EU struggles over law to tackle spread of terror online

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EU officials are struggling to agree on a law aimed at preventing the spread of “terrorist content” online.

The European Parliament approved a draft version of the law on Wednesday evening, which would impose a one-hour deadline to remove offending content.

But a European Commission official told the BBC changes made to the text by parliament made the law ineffective.

It now plans to agree a version closer to the original with a new parliament after the elections in May.

“Given the importance, we have to come back and work on this again with them,” the official said.

The law would affect social media platforms including Facebook, Twitter and YouTube, which could face fines of up to 4% of their annual global turnover.

What does the law say?

The legislation, proposed by the Commission last year, gives internet companies one hour to remove offending content after receiving an order from a “competent authority” in an EU country.

“Terrorist content” includes material that incites or advocates for terrorist offences, promotes the activities of a terrorist group or teaches terrorist techniques, according to the draft text.

In the original text, companies are also expected to take “proactive measures” to stop the spread of terrorist content.

This includes using automated tools to prevent content that has previously been removed from being re-uploaded.

Under the rules, companies operating in the EU could face hefty financial penalties if there is a “systematic failure” to comply.

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What were the changes?

In its amendments, the European Parliament said websites would not be forced to “monitor the information they transmit or store, nor have to actively seek facts indicating illegal activity”.

It said the “competent authority” should give the website information on the procedures and deadlines 12 hours before the agreed one-hour deadline the first time an order is issued.

It also ruled that authorities dealing with “terrorist content” being posted in another EU member state should contact officials in that country, rather than dealing directly with the website.

“This is a strong position from the parliament which ensures that there will be a one-hour deadline to remove content. It also ensures safeguards for smaller platforms, ensures that there are no upload filters and preserves freedom of speech,” MEP Daniel Dalton, the rapporteur for the proposal, told the BBC.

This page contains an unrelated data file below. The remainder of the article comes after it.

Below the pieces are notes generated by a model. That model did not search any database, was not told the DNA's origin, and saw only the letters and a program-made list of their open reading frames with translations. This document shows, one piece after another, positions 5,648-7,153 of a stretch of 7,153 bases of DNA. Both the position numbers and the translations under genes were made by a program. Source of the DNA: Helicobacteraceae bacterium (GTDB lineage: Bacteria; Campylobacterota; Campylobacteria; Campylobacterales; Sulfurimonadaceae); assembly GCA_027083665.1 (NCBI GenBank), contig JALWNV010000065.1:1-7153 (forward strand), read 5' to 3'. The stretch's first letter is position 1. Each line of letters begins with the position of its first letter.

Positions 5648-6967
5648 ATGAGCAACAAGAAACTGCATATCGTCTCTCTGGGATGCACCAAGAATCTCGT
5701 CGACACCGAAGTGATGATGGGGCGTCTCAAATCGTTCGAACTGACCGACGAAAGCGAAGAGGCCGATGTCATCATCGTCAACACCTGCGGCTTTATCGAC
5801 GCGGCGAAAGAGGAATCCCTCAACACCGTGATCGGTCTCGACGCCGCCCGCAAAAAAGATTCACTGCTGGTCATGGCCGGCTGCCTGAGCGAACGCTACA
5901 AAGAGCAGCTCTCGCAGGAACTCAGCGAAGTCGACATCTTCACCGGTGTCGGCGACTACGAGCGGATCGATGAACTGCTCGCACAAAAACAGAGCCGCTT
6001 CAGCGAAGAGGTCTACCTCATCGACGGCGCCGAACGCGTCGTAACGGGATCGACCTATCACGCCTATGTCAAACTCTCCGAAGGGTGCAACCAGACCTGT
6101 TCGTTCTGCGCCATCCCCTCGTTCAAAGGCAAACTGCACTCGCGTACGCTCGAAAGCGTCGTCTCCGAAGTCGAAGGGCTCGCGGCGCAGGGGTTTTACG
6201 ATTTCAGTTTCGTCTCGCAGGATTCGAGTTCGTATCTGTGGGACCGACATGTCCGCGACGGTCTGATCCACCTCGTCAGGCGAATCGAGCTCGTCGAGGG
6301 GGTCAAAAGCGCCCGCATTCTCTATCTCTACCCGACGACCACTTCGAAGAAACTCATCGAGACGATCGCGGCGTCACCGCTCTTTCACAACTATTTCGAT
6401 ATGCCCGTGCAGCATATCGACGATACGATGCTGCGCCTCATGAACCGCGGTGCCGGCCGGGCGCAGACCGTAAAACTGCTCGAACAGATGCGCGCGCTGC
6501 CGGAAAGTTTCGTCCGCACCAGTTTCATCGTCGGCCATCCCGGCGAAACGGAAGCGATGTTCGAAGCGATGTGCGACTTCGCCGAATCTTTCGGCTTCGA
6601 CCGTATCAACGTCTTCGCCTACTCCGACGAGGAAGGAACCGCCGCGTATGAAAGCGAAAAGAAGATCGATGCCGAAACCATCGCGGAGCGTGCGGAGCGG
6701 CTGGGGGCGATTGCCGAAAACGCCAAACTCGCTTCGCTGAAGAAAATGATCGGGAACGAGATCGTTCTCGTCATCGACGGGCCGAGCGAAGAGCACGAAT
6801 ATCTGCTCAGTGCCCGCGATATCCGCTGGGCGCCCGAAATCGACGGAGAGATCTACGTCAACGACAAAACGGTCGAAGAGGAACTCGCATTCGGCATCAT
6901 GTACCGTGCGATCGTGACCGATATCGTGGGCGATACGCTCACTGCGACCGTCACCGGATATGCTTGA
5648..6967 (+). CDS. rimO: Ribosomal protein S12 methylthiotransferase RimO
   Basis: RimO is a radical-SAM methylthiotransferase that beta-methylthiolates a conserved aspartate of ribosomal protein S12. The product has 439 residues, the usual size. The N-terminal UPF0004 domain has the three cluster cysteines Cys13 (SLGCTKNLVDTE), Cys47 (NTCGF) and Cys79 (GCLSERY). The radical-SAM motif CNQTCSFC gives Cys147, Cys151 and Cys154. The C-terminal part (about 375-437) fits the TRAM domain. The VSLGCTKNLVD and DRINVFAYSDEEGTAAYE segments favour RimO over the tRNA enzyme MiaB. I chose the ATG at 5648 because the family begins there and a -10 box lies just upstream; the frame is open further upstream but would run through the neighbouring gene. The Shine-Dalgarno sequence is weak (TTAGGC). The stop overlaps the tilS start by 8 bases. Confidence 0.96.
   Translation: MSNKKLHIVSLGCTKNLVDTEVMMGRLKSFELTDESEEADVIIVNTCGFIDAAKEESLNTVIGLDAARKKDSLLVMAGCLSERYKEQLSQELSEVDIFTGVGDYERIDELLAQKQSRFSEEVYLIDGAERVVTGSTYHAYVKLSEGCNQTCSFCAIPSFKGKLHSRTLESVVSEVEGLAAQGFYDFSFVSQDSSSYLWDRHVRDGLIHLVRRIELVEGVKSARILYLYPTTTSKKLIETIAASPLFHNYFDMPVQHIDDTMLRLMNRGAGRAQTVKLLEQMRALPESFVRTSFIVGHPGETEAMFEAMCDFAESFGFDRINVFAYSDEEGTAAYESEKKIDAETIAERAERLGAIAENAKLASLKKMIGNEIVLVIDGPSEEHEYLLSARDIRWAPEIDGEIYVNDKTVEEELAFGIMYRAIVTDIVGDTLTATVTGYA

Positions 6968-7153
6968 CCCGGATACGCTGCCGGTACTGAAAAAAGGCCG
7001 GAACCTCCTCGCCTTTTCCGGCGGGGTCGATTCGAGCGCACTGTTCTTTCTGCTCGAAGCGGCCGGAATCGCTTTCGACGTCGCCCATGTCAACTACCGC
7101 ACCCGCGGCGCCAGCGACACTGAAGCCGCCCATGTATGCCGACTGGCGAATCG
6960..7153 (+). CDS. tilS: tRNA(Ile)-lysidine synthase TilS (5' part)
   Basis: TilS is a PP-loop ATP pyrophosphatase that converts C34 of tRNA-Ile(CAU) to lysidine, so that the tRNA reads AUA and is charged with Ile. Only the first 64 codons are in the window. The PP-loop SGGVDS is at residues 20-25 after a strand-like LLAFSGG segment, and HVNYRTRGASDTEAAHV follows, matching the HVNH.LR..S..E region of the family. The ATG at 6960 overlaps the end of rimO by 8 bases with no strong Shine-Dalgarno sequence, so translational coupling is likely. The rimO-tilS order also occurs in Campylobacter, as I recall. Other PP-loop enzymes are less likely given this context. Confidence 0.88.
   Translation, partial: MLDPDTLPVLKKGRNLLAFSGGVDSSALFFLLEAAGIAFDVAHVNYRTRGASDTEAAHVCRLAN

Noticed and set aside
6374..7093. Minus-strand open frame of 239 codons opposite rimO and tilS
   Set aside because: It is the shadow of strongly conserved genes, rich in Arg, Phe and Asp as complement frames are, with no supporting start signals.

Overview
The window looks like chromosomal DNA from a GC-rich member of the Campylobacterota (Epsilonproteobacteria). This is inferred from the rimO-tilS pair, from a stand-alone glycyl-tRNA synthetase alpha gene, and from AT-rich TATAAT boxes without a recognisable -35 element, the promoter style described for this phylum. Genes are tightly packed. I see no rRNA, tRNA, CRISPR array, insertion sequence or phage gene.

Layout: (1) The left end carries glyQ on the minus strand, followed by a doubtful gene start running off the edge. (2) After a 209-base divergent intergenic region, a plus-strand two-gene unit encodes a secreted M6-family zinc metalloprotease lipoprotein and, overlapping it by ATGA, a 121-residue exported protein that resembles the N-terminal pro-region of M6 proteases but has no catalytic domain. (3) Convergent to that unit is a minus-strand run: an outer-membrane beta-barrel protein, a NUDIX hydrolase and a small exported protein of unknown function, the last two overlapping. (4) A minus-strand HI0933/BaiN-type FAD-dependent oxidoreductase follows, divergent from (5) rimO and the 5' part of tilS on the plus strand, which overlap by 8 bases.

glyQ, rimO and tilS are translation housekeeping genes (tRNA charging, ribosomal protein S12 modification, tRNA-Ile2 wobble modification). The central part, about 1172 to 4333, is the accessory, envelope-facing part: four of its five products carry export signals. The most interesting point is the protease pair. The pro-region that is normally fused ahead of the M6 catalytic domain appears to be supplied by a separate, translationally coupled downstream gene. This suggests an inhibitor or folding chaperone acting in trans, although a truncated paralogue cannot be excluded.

‘Christchurch test’

The Commission official, speaking on condition of anonymity, told the BBC that the latest version did not pass the “Christchurch test” of whether it would have been effective at stopping the spread of content during last month’s New Zealand mosque attacks, which was live-streamed on Facebook.

“We don’t think the amendments provide for effective measures,” he said.

Mr Dalton, however, told the BBC it was “the only possible compromise agreement which could have got through the parliament”.

“If the Commission thinks they can make significant changes to this proposal and get it through the parliament then they don’t know this parliament very well,” he said.

“The Commission proposal simply didn’t have a majority in the parliament as it raised too many questions. It also didn’t properly address the legality of cross border removal orders. The modifications we have made ensured that it could pass, whilst ensuring the key elements of the Commission proposal remain”.

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Image caption

Tributes in memory of the mosque attack victims in Christchurch, New Zealand

What about free speech?

Others said the amendments did not go far enough in protecting free speech.

In February, German MEP Julia Reda of the European Pirate Party said the legislation risked the “surrender of our fundamental freedoms [and] undermines our liberal democracy.”

Ms Reda welcomed the changes brought by the European Parliament but said the one-hour deadline was “unworkable for platforms run by individual or small providers.”

She argued that pressure to keep such content offline would result in companies using automated filters that were “bound to lead to the deletion of legal uploads”.

Does terrorism spread online?

David Ibsen, executive director of the Counter Extremism Project, said “the easy availability of terrorist content online continues to have a huge impact on radicalisation, recruitment, and incitement to violence.

“Police investigations have repeatedly found a critical link between radicalising content online and terror attacks. Nice, France, the Bataclan concert hall attack in Paris, and the Manchester arena bombing are but a few examples of how individuals can be radicalised online.”

European Commissioner for the Security Union Sir Julian King described the spread of terrorist content online as “a clear and present danger that needs to be stamped out”.

“It has had a role to play in every single attack on European soil in the last few years, whether through incitement to commit an attack, instruction on how to carry it out or glorification of the deadly results,” he told the BBC.

“The potential damage caused by terrorist content online rises dramatically with every hour it remains online, spreading from platform to platform. And it’s not only Da’esh [IS]: other jihadist groups such as al-Qaeda are still a threat, as are violent right-wing extremists.”

He said the Commission “look forward to continuing our work with MEPs and with the Council in the coming months to find an effective way forward on this critical security file”.



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